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  • Gabrielle Elise Jimenez

At what point do we say STOP?

I recently watched the Netflix series “From Scratch,” which is based on the book by Tembi Locke. As you move through your life after a death, trying to navigate your grief, you will experience triggers that take you right back to a time, in many ways you want to forget, but as I am realizing, I need to remember. This series was beautiful, well done, and I recommend it, however it was triggering for me. It reminded me how messy things can be when someone is dying in a hospital environment, and how important it is for us to advocate for better, kinder, and more compassionate end-of-life care.


My brother was in the ICU for eighteen days and that in itself was difficult, but as a hospice nurse, everything about it went against what I believe in how human beings should be cared for when they are dying. While they were kind, and did their job well, at no time did I feel a personal compassionate connection from anyone, and when I asked blunt questions like, “is he going to die,” no one had an answer for me. I begged to speak to someone in palliative care, to provide him with a kinder, and more compassionate death, which I knew was a very possible reality, but no one would go there with me. I kept hearing, “it’s not time for that yet,” and I wanted to scream out loud … “at what point will it be time to have this conversation?????” I felt completely helpless…


On the night that he died, we ran to the hospital after receiving the call to come quickly, and when we approached his room, I screamed out “STOP,” as I witnessed twenty different people trying to beat him back to life. I understand how harsh that must sound, but from my view, that is exactly what I was witnessing… and it was because he chose to have all measures taken to save his life. At the time he voiced that decision, I know without any doubt that he had no idea what that truly meant. Thankfully they did stop, and we had about three minutes to sit down next to him, take his hand, tell him he was loved, and say goodbye. It was one of the most difficult times of my life.


My point in this blog is to please decide right now to allow someone else to be your voice when you do not have one. Research what “full code” means and know that even if all drastic measures are taken, there is no guarantee that you will live, or that your quality of life would be worth any of that. Know that you have a choice, even if you do not have a voice.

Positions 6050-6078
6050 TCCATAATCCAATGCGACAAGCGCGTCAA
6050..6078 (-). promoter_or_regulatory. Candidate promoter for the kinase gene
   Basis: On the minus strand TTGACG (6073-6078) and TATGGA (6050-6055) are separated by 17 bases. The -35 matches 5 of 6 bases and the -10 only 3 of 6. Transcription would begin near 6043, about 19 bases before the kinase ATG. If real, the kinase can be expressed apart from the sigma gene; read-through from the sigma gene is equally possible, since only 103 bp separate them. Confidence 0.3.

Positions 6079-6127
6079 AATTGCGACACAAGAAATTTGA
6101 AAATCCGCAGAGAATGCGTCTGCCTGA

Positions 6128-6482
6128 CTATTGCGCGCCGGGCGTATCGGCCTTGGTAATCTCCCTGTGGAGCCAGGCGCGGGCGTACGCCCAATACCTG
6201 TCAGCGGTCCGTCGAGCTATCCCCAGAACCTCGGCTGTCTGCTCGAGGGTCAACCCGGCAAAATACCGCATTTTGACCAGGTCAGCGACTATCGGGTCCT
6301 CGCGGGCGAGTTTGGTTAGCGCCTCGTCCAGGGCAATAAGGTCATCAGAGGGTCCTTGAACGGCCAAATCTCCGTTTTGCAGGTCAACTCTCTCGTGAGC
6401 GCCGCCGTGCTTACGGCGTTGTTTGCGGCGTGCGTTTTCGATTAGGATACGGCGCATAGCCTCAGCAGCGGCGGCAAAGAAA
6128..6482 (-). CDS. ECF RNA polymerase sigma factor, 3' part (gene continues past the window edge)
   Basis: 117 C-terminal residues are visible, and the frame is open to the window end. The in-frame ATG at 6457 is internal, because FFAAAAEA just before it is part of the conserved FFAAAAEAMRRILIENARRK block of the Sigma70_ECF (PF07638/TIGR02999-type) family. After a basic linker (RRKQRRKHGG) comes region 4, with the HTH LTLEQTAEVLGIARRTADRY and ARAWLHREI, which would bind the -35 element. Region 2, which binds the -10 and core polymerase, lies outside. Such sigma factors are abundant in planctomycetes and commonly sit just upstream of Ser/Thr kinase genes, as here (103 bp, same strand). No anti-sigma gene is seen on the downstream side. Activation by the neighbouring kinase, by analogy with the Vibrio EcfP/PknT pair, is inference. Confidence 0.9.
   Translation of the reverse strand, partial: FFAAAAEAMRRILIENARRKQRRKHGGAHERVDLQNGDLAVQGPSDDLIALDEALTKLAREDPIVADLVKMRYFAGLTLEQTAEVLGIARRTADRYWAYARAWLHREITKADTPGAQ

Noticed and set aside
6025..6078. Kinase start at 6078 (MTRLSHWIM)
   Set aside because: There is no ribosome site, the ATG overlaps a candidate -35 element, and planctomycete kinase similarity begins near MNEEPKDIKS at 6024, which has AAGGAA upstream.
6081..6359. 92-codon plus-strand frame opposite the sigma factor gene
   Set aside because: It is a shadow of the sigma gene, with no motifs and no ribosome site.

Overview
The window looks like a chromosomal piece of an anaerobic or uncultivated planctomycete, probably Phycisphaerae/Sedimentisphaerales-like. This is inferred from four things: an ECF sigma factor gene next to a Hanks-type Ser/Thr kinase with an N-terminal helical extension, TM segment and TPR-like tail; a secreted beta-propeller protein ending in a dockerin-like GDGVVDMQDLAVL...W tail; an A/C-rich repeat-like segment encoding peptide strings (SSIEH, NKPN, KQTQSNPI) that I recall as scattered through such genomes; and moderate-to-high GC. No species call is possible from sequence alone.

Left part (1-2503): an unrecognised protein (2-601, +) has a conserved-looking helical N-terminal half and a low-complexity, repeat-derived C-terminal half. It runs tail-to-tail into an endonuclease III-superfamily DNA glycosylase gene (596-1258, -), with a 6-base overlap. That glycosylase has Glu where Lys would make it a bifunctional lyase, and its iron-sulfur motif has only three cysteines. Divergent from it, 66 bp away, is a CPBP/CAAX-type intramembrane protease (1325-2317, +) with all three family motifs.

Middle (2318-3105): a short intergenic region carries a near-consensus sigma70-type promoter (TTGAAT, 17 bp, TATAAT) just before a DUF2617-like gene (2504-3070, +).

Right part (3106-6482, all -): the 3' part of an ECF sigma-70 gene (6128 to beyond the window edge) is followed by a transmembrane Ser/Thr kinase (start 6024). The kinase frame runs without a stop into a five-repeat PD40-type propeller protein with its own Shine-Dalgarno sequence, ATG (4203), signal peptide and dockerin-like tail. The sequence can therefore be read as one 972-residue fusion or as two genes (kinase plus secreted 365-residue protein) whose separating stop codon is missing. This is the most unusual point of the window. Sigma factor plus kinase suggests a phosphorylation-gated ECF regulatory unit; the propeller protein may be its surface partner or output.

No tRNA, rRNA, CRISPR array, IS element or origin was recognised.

Full code means that if a person's heart stopped beating and/or they stopped breathing, all resuscitation procedures will be provided to keep them alive. This process can include chest compressions, intubation, and defibrillation and is referred to as CPR.” This is the nice version of what the reality of it truly looks like, especially to those who are witnessing it.


In many situations, full code/CPR can save a life, it can bring someone back to life and they can live many more years beautifully, without pain or suffering of any kind. It is important to know the truth about what full code/CPR would mean for each person individually. I knew that everything they were doing to “save his life,” because that was what he wanted, would have never allowed him to have a life without pain or suffering, physically or emotionally. At what point do we say STOP?


We do not want to imagine the people we love dying, we certainly do not want to imagine them in the ICU, with machines being the only thing keeping them alive, and the sounds of them being the last thing you or they hear as you say goodbye. Know that palliative care, which I consider compassionate care, can be offered in a hospital situation. Your voice can be the difference between what I experienced, and a gentler, kinder version of that.


I had a conversation with a woman just the other day who asked why her oncologist would not give a hospice order for her husband. He was home with her, weak, declining quickly, and he was dying, and she did not have the support I explained she could have if he was on palliative care or hospice. She said they kept telling her, “It is not time yet.”


I do not understand why people are left to wait until the very last moment to begin palliative or hospice care. This makes no sense to me.


Human beings deserve to be cared for with kindness and compassion when they are dying. If you do not make your wishes known, someone will make decisions for you. Please put in writing now who can speak on your behalf if you are unable to. Let’s work collaboratively to help improve the way people are cared for when they are dying.


“Compassion is the wish to see others free from suffering.”

– Dalai Lama


Pease note... this is in no way meant to be criticism for the ICU or the team of incredible people who work there. Theirs is not an easy job, one I admittedly could not do, and highly respect. This blog is about advocating for a kind and compassionate death, making your wishes known, and asking someone else to speak for you if you cannot speak for yourself.



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